Million Dollar Arm
Based on a true story, Million Dollar Arm follows struggling sports agent J.B. Bernstein (Jon Hamm) as he hatches a scheme to transform two Indian athletes into professional baseball players. It's an inherently compelling premise that is, in the movie's early stages, employed to familiar yet watchable effect by Craig Gillespie, as the filmmaker, working from Thomas McCarthy's script does a nice job of infusing the proceedings with a compulsively watchable feel that's heightened by Hamm's typically appealing work as the protagonist. The simplicity of the setup, however, finds itself more and more at odds with Gillespie's deliberate sensibilities and McCarthy's reliance on superfluous, hackneyed narrative threads, with, in terms of the latter, the film unfolding in an almost eye-rollingly predictable manner that's compounded by the trajectory of Hamm's charismatic character (ie J.B. ultimately learns to slow down and appreciate life, in the sort of transformation that used to be represented by a shift from slicked-back hair to a more natural coif). There naturally reaches a point at which the movie's more appealing elements - eg the culture clash experienced by various characters - are lost beneath its padded-out, lumbering atmosphere, and it's clear, too, that the feel-good final stretch is unable to even partially pack the uplifting punch that Gillespie has intended. Million Dollar Arm might've worked had it topped out at 90 minutes, and yet it ultimately seems obvious that this material is inherently not able to sustain a feature-length endeavor.
The Finest Hours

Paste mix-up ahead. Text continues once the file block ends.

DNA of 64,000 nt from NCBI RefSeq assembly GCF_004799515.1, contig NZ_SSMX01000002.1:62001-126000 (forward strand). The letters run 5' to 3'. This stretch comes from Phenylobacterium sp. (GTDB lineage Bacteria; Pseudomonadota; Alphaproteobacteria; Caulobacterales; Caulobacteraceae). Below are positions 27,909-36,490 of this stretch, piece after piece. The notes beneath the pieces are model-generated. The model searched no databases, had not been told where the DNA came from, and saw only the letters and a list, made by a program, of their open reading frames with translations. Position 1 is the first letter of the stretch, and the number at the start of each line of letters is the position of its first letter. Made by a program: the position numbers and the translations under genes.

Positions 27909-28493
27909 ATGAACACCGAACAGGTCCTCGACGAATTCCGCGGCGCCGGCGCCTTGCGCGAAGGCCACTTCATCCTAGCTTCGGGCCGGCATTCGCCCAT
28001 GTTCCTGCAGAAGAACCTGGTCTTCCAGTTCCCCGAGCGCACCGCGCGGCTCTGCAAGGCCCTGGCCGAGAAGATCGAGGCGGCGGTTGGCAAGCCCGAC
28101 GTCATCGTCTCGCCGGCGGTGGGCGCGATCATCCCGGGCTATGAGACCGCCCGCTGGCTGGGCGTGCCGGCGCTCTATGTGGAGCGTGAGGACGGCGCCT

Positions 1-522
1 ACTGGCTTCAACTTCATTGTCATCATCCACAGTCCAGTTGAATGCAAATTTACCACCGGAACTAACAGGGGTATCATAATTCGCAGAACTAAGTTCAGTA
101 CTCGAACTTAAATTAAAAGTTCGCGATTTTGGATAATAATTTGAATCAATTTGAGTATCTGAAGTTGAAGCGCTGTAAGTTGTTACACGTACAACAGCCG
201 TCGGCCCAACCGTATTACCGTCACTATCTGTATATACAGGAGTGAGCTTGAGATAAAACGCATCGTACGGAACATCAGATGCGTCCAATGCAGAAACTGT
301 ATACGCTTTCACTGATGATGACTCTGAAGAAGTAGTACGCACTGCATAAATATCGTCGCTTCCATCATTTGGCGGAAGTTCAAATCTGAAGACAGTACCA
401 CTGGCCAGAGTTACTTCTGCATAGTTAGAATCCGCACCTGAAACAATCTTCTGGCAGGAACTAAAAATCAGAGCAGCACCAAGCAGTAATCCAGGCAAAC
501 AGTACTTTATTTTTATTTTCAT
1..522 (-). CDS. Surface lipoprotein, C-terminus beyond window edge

Inspired by actual events, The Finest Hours follows Chris Pine's Bernie Webber as he and three fellow members of the Coast Guard embark on a perilous quest to rescue the crew of a damaged oil tanker - with the movie also detailing the efforts of said crew to stay afloat until help arrives. It's ultimately clear that The Finest Hours is at its best in its relatively propulsive first half, as director Craig Gillespie, working from a script by Scott Silver, Paul Tamasy, and Eric Johnson, does a nice job of establishing the the central characters and the dangerous circumstances in which they find themselves - with the screenplay, which also emphasizes the ongoing exploits of Bernie's girlfriend (Holliday Grainger's Miriam), generally juggling the various narrative threads to seamless effect. There's little doubt, however, that the movie begins to palpably run out of steam as it enters its overlong, padded-out, and repetitive midsection, with Gillespie's difficulties in developing the story's periphery figures, coupled with an atmosphere of unrelenting darkness, ensuring that it becomes more and more difficult to both sympathize with the protagonists and discern just what's going on. (This is to say nothing of the sometimes impenetrable accents, which are often drowned out by Carter Burwell's aggressive score.) By the time the fairly interminable post-rescue stretch rolls around, The Finest Hours has essentially squandered the goodwill afforded by its decent opening stretch and confirmed its place as a sporadically engaging yet hopelessly uneven true-life tale.